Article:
After the April 2019 ouster of Sudanese President Omar al Bashir, the country's military and civilian stakeholders began talks to form a transitional government. While violent crackdowns on civil protests marred the negotiation process, a series of agreements have emerged, with the final piece announced Aug. 20. While the public and international media have hailed the agreements as a civilian victory over military rule that have set Sudan on a path toward democracy, the deals leave the military with a strong hand.
The Sudanese Transitional Military Council and the Forces for Declaration of Freedom and Change (respectively, the military officers who overthrew President Omar al Bashir and the opposition group representing civilian protesters) announced a final agreement naming members of the country's Sovereign Council. The 11-member body will guide Sudan ahead of national elections, planned for 2022. Previous agreements already had outlined the composition of legislative and executive bodies that would rule Sudan ahead of those elections. The swearing-in of the Sovereign Council, the appointment of the country's new prime minister and the dissolution of the military council on Aug. 21 thus mark an important milestone in Sudan’s transitional process.
Why It Matters
The decisions the new governing bodies will make over the next few years will define not only Sudan's next regime but also its future alignment in a geopolitically dynamic region. Al Bashir's overthrow set in motion a complex interplay of interests competing to influence the transitional process. The military that had predominated under al Bashir's government found itself forced by ongoing domestic protests and pressure from foreign interests to participate in a transition of power to civilian rule. But while the new structure of the transitional process has effectively put civilians in control, the military retained a significant degree of independence and enough power to check civilian political decisions. The opposition groups that now lead the Sudanese transition will certainly be able to radically reform Sudan's institutions, but, as during al Bashir’s rule, the military maintains the ability to safeguard its direct interests, including alignment with its beneficiaries in Saudi Arabia and the United Arab Emirates.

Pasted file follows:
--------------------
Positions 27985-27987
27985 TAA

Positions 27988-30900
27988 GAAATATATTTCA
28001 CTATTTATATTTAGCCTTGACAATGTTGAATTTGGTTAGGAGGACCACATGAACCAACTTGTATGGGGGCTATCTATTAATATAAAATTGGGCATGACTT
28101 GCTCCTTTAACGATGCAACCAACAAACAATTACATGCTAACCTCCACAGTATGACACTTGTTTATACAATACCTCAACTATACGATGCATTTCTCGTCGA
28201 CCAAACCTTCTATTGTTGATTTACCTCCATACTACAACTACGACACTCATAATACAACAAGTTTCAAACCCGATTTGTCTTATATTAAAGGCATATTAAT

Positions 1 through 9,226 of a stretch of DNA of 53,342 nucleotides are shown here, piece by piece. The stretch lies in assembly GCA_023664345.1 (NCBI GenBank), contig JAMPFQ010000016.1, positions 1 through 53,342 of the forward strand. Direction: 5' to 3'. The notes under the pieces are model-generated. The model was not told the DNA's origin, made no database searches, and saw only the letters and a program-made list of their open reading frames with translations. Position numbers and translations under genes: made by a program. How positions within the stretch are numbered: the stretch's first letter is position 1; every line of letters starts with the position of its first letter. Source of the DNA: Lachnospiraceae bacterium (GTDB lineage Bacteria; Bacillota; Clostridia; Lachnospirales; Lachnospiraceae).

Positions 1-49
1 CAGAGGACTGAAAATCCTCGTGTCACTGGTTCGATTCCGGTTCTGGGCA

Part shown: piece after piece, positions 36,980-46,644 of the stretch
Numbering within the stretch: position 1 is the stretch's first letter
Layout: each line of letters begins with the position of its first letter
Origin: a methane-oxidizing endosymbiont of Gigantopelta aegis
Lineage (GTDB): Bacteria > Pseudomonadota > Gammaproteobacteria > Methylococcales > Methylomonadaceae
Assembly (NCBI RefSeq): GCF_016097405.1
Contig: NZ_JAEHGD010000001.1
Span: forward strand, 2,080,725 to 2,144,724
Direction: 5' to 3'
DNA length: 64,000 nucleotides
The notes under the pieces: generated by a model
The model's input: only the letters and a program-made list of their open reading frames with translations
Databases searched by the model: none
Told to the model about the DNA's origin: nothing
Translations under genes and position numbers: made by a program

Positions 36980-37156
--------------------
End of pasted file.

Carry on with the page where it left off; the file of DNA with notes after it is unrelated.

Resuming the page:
Distribution of Powers
Civilian representatives form a majority in each political entity formed during the negotiations. The military, however, holds the power to effectively veto any political appointment made during the transitional process, allowing it to keep civilian rule in check. While the military holds just five of the 11 seats on the Sovereign Council, the body's decisions must be approved by a two-thirds majority, meaning that at least two military council members must concur. Thus, the military holds the power to block individual appointments of regional governors as well as all members of government, the legislative council and the country's supreme and constitutional courts.
The Sudanese military retains the ability to resist any significant reform of the security apparatus that would weaken its power.
Besides having a strong voice in who will serve in the government formed under new Prime Minister Abdalla Hamdok, the military will directly appoint the defense and interior ministers who will preside over Sudan's security establishment. The defense minister will direct military policy, while internal security, including the intelligence agency, falls under the authority of the interior minister. This would allow the military to resist any significant reform of the Sudanese security apparatus that would weaken its power, not to mention giving it the ability to exploit the country's security structures to further influence or hijack the political process. The extent to which it actually exercises those abilities will define just how well Sudan manages to progress through a stable transition. Nevertheless, the foundations for the military's continued role in Sudanese politics has clearly been engraved in the current agreements.